November 30th, 2012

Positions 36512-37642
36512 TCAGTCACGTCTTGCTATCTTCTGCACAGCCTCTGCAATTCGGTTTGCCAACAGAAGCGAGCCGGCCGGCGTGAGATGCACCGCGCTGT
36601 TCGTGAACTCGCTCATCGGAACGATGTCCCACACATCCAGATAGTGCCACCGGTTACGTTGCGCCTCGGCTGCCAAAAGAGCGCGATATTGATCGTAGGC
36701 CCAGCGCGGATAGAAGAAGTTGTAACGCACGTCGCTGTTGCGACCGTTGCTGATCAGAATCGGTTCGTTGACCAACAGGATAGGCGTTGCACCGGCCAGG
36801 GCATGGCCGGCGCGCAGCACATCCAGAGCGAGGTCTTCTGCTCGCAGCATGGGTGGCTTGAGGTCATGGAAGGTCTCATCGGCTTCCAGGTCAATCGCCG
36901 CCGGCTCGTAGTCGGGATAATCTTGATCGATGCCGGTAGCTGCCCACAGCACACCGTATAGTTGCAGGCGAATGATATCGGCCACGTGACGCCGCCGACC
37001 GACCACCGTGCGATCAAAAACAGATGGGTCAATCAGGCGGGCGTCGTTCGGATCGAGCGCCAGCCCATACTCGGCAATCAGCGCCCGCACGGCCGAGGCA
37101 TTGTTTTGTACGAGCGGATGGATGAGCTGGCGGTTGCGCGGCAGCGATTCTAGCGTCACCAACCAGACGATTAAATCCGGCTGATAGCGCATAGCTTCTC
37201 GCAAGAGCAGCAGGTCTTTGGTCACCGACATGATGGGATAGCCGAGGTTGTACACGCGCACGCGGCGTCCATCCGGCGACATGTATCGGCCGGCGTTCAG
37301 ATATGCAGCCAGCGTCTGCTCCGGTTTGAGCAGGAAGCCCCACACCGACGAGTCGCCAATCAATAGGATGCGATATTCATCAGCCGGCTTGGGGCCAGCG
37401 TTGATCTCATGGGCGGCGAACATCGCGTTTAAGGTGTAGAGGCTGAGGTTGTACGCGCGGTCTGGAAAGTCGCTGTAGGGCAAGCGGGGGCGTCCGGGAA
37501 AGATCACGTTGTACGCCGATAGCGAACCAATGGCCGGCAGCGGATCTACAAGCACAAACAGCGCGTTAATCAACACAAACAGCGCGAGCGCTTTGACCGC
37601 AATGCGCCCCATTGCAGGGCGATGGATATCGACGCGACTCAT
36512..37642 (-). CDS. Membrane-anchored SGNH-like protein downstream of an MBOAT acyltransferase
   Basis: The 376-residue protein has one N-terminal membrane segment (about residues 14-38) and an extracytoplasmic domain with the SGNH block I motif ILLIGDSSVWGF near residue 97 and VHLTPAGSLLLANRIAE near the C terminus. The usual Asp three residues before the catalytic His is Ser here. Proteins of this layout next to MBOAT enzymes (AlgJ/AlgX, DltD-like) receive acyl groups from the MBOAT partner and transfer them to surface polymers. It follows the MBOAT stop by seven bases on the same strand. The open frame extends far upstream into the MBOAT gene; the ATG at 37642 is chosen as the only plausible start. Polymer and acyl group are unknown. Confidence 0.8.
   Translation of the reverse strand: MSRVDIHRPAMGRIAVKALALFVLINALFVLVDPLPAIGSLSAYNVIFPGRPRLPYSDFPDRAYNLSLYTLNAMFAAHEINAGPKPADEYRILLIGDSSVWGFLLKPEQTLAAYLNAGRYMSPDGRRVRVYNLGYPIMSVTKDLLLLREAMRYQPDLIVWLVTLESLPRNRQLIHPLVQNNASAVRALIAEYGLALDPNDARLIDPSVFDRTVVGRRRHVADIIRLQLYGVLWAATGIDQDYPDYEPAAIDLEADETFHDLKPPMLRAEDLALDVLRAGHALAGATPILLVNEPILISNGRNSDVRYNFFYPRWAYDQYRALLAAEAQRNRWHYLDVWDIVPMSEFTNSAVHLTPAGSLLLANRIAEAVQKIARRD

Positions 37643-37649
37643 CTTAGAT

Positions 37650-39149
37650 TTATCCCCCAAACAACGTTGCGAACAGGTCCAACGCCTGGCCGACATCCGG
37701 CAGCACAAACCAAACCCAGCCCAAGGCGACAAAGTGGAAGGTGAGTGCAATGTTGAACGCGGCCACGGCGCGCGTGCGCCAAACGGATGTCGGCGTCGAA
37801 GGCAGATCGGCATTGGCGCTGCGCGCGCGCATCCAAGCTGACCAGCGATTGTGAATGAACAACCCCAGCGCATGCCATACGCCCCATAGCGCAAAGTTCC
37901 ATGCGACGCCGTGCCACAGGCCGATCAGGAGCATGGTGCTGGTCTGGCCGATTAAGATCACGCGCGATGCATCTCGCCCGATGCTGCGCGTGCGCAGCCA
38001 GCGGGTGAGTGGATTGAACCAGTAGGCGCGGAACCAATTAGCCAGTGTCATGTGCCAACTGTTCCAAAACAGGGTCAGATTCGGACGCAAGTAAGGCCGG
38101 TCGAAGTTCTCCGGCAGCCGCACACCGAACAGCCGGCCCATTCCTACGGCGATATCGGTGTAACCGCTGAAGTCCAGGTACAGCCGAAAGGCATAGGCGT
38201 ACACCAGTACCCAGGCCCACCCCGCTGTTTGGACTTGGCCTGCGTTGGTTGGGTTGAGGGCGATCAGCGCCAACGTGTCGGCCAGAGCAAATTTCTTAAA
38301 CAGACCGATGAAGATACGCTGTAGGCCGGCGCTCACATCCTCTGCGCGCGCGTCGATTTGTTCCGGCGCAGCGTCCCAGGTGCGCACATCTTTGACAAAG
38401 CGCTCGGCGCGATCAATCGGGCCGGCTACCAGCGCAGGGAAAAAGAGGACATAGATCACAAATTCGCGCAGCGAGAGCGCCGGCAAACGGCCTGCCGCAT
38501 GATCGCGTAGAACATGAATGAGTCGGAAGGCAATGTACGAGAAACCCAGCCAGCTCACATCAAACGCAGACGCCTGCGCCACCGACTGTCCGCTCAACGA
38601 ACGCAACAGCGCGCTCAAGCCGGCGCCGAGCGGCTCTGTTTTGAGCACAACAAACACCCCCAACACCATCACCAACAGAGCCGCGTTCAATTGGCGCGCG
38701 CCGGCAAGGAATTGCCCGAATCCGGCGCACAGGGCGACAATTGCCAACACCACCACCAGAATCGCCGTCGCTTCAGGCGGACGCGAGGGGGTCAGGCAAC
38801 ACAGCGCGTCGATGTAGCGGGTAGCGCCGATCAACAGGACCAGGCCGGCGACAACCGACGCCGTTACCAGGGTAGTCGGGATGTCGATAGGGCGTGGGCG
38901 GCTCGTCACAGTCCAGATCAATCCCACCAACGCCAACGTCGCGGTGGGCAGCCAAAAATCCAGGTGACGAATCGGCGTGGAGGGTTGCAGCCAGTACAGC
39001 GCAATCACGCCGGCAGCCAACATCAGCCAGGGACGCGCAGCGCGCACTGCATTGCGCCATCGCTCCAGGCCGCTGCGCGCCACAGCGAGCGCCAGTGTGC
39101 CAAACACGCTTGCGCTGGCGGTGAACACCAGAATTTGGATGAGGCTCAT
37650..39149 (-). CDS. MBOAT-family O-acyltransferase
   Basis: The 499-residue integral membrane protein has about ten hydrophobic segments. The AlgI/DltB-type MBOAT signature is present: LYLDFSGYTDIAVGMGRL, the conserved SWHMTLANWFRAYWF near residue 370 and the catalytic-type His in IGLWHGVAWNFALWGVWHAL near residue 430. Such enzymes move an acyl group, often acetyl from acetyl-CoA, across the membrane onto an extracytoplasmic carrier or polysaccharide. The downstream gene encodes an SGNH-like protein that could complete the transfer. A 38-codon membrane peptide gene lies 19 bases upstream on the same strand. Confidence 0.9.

Robin Bradley Kar (University of Illinois College of Law) has posted Western Legal Prehistory: Reconstructing the Hidden Origins of Western Law and Civilization (University of Illinois Law Review, Vol. 2012, No. 5, p. 1499, 2012) on SSRN. Here is the abstract: